Sacha Baron Cohen’s money, like teenage girls, should be kept out of Roy Moore’s reach. That’s the gist of a ruling from a New York judge, who has tossed out a $95 million lawsuit alleging that a segment in the show Who Is America? made Moore appear even more like a pedophile than he already did.

During their interview, Cohen used a wand said to detect child sex offenders on Moore, and it beeped. That made Moore angry enough to seek legal recompense, but according to court documents viewed by TMZ, he actually signed a waiver ahead of filming giving up his right to sue. The judge also noted that Who Is America? is clearly satire, and protected as free speech under the 1st Amendment.

Moore is one of the more loathsome footnotes in America’s political history. He twice served as the Chief Justice of the Alabama Supreme Court, and both times got booted out for judicial misconduct. In the spirit of failing upwards, he then ran to represent Alabama in the US Senate during a special 2017 election. He managed to secure the Republican nomination, but his campaign fell apart after multiple women came forward accusing him of initiating sexual encounters when he was in his 30s and they were teenagers, some as young as 14. In the end, he lost to Democrat Doug Jones — the first time Alabama had voted a Democrat for Senator in over 20 years.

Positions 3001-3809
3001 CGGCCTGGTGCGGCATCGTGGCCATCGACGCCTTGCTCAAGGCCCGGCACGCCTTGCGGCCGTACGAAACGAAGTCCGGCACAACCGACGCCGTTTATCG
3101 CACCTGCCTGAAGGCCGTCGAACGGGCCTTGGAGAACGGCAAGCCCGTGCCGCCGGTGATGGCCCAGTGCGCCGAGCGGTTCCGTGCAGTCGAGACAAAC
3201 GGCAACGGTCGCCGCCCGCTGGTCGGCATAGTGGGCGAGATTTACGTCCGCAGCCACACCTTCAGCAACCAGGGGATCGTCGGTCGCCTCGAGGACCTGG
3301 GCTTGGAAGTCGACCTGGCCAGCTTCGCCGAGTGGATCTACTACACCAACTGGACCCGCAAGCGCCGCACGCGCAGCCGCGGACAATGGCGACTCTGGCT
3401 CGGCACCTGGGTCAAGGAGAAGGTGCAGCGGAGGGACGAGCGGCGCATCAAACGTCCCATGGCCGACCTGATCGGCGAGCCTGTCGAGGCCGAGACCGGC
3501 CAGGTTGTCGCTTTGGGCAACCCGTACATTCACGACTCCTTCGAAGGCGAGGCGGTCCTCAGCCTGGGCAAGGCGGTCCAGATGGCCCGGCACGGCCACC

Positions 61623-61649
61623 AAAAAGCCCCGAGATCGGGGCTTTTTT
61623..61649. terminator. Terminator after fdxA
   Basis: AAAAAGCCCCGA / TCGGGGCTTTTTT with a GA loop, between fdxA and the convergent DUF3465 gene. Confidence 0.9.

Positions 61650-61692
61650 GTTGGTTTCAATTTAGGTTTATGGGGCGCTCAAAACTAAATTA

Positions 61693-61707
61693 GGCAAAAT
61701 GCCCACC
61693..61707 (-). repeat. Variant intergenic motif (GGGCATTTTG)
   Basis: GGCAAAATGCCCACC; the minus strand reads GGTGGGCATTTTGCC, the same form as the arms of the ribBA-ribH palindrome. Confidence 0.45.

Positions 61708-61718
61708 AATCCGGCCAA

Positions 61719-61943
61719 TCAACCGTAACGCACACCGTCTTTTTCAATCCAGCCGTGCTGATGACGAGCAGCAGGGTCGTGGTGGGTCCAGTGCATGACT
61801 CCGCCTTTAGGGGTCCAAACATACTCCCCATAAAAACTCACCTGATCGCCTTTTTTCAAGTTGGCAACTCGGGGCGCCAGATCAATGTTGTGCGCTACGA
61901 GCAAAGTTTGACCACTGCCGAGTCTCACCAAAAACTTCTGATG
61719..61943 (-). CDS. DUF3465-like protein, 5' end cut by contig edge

Afterwards, in 2018, Moore appeared on Who Is America? He thought he would be speaking with Israeli anti-terrorist expert Erran Morad, though it turned out to be one of Cohen’s characters. During the segment, the character Morad used a wand said to be able to detect enzymes secreted by pedophiles. Predictably, it beeped like crazy when passed over Moore. The lawsuit was supposed to be Moore’s revenge. It’s unclear if he forgot he signed the waiver giving up his right to sue, if the whole legal proceeding was just a sham to save face, or — perhaps most likely given his troubled history as a judge — he truly does not understand the law. Revisit the segment below.

This is not the first frivolous lawsuit against Cohen. Last year, the family of a Holocaust survivor who appears in his latest flick Borat Subsequent Moviefilm filed a different lawsuit, claiming that she hadn’t given permission for her likeness to be used. That lawsuit was tossed when it turned out that she, too, had signed a release form. Borat Subsequent Moviefilm was also notable for catching Trump lawyer Rudy Giuliani in a compromising situation with Borat’s “15-year-old daughter,” which tarnished his reputation during a tense presidential election.